“To serve your captives’ need; / … / Your new-caught, sullen peoples, / Half-devil and half-child.” lines 4, 7, 8
This poem is about American imperialism in the Philippines. Sanctification by seeing themselves as serving the people they are invading and trying to control. If I had a dime every time some sort of sanctification happened in history and in the present times, I’d be able to afford school on my own. The idea of superiority and entitlement, dehumanizes the other by making them mere property, exemplified by “new-caught,” like newly caught fish.
“To veil the threat of terror / And check the show of pride;” lines 3, 4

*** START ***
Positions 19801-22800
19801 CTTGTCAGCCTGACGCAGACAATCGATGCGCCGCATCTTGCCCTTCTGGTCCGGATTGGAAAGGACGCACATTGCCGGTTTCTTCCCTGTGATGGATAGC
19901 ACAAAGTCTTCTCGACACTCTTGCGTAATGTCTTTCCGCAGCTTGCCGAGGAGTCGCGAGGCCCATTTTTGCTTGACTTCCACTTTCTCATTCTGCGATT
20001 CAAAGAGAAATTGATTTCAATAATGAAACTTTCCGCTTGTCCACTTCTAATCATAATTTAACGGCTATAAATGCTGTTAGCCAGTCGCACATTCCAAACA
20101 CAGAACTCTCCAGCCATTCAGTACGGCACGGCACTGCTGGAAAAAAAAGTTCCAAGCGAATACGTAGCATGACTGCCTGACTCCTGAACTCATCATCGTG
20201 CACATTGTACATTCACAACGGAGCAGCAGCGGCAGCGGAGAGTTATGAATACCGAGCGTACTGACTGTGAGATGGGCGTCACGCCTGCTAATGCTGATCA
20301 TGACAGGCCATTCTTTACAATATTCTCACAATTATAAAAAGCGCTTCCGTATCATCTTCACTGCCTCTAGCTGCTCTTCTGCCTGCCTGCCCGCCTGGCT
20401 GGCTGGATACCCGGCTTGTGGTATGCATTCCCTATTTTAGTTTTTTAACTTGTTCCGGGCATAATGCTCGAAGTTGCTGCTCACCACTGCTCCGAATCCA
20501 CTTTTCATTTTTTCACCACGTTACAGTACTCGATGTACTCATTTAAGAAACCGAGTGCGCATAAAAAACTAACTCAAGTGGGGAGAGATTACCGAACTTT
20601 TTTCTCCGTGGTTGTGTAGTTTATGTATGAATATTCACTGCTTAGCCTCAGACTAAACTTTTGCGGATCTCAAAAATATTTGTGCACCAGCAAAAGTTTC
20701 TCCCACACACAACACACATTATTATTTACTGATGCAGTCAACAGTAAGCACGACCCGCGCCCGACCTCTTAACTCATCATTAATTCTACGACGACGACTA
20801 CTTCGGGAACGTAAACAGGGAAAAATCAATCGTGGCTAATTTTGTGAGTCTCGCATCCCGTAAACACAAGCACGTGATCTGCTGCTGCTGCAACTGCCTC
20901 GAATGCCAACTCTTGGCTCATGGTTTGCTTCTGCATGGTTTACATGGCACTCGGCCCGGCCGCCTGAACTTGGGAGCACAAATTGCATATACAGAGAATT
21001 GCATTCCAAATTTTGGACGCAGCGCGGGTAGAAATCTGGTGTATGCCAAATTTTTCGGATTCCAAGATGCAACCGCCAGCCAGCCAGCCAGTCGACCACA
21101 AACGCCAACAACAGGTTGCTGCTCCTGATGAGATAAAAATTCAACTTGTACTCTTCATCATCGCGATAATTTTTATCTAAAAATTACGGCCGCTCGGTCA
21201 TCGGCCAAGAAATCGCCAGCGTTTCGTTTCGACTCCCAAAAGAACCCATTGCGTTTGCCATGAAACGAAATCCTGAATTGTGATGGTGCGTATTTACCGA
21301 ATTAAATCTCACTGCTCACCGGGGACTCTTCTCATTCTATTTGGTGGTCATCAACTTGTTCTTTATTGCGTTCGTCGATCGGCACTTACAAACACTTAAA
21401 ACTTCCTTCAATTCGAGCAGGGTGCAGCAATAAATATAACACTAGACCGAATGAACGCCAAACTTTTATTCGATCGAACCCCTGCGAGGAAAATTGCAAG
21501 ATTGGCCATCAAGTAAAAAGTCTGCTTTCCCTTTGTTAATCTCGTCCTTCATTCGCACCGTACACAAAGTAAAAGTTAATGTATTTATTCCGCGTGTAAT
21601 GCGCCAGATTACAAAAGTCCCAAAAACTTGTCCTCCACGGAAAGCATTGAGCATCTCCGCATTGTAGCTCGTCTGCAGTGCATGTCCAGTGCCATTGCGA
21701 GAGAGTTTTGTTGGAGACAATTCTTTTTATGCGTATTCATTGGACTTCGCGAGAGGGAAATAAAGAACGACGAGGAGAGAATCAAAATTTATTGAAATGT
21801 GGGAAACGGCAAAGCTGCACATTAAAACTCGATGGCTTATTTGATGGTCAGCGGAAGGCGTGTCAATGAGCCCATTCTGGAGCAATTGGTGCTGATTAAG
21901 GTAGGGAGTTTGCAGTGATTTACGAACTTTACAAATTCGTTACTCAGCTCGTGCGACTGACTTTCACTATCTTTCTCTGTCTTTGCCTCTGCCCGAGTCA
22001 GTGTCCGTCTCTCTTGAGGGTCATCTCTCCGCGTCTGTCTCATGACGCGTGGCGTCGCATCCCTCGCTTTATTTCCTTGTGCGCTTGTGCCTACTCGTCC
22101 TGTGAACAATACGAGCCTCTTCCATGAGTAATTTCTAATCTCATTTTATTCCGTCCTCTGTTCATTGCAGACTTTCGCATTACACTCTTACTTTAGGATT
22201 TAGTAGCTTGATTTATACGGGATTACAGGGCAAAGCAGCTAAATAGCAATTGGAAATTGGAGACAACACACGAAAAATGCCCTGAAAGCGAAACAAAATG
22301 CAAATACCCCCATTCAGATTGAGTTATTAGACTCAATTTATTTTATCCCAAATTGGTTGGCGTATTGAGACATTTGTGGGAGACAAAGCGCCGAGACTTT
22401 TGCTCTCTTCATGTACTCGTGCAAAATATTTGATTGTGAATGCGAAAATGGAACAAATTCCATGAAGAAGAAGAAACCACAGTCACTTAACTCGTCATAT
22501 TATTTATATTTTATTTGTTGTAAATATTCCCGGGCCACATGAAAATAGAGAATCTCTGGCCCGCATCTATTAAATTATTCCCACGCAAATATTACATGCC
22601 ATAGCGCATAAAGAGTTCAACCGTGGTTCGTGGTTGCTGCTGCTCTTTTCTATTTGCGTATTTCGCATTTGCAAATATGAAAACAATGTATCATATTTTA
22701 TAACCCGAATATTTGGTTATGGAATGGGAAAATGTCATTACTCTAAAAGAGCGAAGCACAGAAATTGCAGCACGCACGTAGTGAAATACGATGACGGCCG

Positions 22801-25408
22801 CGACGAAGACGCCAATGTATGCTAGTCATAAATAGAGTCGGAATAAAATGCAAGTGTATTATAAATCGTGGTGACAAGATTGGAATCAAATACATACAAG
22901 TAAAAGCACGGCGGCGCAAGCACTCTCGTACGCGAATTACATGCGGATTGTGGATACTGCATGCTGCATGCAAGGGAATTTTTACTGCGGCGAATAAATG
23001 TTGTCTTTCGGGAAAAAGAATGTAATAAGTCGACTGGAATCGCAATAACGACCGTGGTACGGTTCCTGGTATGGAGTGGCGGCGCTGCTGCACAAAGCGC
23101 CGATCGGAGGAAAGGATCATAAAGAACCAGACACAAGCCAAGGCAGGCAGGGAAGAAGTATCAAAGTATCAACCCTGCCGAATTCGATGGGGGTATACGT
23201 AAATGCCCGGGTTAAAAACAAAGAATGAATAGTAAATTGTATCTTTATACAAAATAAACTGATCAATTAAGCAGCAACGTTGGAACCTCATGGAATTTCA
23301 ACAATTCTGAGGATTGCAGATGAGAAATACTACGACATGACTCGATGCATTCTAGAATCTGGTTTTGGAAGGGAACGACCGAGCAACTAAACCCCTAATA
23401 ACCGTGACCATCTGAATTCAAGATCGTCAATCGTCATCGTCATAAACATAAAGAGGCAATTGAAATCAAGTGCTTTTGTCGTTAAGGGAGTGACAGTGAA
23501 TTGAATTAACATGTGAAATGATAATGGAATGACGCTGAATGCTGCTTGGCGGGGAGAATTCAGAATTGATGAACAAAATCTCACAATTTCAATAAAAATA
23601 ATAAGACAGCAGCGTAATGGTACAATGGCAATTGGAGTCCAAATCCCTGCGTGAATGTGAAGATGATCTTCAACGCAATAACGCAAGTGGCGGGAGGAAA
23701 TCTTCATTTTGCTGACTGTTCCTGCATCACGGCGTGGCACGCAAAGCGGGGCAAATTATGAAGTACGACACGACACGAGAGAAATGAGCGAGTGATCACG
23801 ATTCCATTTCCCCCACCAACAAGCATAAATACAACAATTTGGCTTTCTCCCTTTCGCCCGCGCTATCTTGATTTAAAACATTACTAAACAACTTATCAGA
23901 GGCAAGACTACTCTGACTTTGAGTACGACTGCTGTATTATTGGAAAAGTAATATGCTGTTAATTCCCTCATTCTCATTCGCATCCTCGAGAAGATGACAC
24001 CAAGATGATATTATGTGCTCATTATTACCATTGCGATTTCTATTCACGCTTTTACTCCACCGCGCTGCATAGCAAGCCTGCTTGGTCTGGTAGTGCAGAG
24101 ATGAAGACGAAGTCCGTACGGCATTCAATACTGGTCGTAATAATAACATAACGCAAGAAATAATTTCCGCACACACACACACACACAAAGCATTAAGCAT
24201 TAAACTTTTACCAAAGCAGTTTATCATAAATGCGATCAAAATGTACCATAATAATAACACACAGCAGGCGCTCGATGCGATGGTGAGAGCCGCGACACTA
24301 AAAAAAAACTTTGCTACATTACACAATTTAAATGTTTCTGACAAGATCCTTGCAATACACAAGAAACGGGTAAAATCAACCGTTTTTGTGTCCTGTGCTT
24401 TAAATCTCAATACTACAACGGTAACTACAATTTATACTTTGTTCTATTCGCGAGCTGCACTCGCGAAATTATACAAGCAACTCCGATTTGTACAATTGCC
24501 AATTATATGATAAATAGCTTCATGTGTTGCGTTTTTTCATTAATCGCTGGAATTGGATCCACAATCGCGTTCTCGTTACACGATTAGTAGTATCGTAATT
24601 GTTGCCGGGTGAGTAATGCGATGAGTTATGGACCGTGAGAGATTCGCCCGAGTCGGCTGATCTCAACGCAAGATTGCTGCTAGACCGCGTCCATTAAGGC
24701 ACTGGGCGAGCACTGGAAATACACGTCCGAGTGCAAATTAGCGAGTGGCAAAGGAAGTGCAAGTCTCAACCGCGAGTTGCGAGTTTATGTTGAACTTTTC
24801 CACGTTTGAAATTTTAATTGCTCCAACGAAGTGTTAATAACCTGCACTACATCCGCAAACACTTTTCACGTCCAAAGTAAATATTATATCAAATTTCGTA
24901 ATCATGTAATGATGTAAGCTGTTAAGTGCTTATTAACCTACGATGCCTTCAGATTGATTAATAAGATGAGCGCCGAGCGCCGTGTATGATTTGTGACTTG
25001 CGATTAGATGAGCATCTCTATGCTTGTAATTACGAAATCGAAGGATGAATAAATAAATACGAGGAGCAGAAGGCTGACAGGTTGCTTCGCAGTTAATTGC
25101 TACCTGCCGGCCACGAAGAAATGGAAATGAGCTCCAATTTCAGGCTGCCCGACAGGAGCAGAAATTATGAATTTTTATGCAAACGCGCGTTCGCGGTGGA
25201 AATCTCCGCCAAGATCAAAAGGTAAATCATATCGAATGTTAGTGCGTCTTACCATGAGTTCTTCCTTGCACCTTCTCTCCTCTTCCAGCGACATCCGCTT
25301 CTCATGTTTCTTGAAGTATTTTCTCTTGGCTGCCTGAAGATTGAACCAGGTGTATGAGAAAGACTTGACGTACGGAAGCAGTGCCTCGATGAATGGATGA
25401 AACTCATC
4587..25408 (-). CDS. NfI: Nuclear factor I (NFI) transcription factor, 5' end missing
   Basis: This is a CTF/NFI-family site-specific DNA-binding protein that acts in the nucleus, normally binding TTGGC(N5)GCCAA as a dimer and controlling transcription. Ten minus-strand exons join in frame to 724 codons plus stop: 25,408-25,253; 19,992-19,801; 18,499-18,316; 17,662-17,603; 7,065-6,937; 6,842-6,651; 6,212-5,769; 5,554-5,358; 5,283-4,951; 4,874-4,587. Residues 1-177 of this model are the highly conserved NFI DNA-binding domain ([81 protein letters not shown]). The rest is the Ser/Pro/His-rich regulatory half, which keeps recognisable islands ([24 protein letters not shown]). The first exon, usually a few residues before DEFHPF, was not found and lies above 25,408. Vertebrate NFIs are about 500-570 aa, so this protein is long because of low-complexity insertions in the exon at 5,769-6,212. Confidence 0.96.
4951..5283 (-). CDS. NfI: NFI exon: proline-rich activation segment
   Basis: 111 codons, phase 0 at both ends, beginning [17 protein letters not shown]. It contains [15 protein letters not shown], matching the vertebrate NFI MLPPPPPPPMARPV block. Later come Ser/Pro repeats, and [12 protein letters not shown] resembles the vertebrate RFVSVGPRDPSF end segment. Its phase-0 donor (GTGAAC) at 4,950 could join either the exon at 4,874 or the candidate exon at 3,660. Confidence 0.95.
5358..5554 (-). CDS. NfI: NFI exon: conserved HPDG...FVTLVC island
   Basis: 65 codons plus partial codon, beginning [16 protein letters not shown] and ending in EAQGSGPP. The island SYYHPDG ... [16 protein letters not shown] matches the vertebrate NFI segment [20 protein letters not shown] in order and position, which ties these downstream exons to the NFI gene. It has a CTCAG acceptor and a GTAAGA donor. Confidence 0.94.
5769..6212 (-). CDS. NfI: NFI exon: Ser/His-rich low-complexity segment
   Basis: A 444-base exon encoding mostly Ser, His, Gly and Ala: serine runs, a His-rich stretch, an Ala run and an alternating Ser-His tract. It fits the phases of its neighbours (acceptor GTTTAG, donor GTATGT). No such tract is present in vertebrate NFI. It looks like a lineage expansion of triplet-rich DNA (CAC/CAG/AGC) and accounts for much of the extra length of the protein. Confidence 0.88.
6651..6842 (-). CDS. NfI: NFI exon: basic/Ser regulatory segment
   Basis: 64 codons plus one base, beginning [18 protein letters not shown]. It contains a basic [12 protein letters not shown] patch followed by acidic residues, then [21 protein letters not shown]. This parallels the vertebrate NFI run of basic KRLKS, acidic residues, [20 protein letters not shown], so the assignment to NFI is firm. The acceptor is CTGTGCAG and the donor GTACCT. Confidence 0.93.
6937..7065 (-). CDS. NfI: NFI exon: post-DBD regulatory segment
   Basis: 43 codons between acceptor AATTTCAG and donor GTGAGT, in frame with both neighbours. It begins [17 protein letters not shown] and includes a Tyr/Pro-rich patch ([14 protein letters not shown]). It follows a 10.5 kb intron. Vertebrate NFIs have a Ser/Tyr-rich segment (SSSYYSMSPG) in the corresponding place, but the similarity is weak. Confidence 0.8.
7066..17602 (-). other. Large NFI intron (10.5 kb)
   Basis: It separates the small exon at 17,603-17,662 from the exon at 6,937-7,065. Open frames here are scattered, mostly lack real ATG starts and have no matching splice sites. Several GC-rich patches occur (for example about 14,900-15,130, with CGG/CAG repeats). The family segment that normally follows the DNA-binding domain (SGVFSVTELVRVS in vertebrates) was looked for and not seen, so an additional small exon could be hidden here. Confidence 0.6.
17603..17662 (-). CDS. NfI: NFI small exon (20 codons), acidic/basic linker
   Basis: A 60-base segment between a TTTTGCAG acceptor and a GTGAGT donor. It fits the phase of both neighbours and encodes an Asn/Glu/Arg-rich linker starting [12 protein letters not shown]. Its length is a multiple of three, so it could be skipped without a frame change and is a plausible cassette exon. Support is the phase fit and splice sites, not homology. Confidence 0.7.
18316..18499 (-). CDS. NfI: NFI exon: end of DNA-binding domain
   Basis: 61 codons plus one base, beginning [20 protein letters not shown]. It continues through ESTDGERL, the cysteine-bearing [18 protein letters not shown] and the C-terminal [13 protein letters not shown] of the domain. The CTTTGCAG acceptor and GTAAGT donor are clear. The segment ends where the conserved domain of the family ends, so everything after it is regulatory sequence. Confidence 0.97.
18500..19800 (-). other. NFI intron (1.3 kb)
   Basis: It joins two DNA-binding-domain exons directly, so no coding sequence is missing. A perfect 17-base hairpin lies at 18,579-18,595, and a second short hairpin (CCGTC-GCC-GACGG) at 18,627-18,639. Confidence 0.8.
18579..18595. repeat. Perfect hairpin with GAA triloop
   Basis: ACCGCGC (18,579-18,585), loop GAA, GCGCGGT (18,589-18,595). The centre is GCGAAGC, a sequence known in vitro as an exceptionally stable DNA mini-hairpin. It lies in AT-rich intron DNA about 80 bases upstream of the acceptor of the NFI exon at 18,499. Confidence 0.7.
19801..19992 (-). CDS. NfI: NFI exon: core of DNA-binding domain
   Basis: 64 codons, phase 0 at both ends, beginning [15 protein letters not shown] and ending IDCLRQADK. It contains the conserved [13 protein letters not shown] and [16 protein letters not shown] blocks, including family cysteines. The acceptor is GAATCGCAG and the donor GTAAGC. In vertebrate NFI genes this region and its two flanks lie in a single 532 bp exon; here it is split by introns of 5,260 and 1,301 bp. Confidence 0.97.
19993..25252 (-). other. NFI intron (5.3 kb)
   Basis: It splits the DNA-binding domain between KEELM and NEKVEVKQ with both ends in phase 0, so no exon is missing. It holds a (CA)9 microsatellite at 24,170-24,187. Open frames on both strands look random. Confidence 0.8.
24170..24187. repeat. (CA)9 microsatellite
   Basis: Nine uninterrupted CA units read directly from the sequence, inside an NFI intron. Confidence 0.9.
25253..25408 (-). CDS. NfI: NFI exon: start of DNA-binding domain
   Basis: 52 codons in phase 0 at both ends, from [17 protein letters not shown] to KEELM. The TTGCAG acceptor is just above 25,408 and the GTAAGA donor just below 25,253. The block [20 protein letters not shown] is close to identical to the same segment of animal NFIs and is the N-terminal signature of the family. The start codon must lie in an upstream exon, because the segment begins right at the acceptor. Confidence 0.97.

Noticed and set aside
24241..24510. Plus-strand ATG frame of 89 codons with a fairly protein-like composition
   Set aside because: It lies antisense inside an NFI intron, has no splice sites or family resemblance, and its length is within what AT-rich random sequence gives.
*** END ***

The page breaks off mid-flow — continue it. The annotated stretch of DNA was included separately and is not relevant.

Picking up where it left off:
The second stanza shows that the imperialists are very aware of themselves and their motives. They have to make sure to appear sincere, checking that they don’t spill the beans on their ulterior motives, when approaching the uncivilized in order to Trojan Horse them. They are veiling their threat of terror which will be unleashed if the people do not comply to the greedy will of the imperialists.
“By open speech and simple, / An hundred times made plain / To seek another’s profit, / And work another’s gain.” lines 5, 6, 7, 8
Their goal is exploitation to gain the profits of the resources of the Philippines. This method of exploitation has been used a hundred times before. The oppressors have always told themselves the oppression they inflict is harmless and simple, but that is a lie that ignores the vastness of human culture, identity, and emotion.
“Fill full the mouth of Famine / And bid the sickness cease; / … / Watch sloth and heathen Folly / Bring all your hopes to nought.” lines 3, 4, 7, 8